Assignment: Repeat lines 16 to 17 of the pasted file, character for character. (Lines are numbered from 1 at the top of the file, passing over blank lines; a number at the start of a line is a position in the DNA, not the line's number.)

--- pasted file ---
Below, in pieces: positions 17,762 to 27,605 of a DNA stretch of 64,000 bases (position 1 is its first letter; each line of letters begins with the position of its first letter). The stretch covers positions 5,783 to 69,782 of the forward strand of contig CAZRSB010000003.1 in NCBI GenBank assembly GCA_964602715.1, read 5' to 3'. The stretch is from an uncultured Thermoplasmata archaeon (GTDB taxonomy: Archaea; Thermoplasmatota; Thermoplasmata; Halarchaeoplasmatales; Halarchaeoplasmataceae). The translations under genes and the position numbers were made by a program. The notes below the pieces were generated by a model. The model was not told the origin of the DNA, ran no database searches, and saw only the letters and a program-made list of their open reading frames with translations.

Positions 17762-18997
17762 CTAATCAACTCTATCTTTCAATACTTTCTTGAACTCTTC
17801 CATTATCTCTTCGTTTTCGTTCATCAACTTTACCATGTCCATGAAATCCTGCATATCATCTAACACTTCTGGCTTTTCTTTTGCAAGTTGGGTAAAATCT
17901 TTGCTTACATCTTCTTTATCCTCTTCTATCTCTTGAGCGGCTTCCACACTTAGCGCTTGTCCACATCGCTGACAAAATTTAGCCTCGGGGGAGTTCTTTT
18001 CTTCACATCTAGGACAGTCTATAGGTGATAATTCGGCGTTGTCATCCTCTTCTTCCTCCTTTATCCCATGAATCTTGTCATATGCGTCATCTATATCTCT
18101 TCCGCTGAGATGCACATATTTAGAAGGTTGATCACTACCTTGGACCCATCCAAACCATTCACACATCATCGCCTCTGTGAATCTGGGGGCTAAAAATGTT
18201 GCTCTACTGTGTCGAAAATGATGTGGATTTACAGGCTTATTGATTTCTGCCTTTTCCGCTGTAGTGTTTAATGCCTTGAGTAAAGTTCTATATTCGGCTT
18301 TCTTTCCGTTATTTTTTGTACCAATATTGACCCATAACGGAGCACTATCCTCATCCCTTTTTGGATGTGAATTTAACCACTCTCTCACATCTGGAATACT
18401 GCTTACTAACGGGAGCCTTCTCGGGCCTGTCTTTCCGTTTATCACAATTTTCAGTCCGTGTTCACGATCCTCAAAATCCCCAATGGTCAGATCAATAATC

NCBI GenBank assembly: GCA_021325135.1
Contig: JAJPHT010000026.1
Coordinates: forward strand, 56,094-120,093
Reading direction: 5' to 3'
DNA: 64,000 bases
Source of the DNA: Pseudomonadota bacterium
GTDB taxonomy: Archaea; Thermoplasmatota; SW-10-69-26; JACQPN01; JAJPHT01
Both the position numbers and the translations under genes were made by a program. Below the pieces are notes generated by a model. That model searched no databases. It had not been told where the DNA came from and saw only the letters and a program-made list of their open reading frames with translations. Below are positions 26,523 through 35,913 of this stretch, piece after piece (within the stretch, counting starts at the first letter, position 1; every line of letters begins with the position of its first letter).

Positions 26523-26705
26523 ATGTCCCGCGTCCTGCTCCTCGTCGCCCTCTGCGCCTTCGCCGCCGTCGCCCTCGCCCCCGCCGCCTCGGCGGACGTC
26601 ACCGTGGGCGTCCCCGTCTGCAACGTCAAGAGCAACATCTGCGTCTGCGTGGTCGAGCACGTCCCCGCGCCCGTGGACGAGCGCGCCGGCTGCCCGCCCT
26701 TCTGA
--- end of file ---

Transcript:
Source of the DNA: Pseudomonadota bacterium
GTDB taxonomy: Archaea; Thermoplasmatota; SW-10-69-26; JACQPN01; JAJPHT01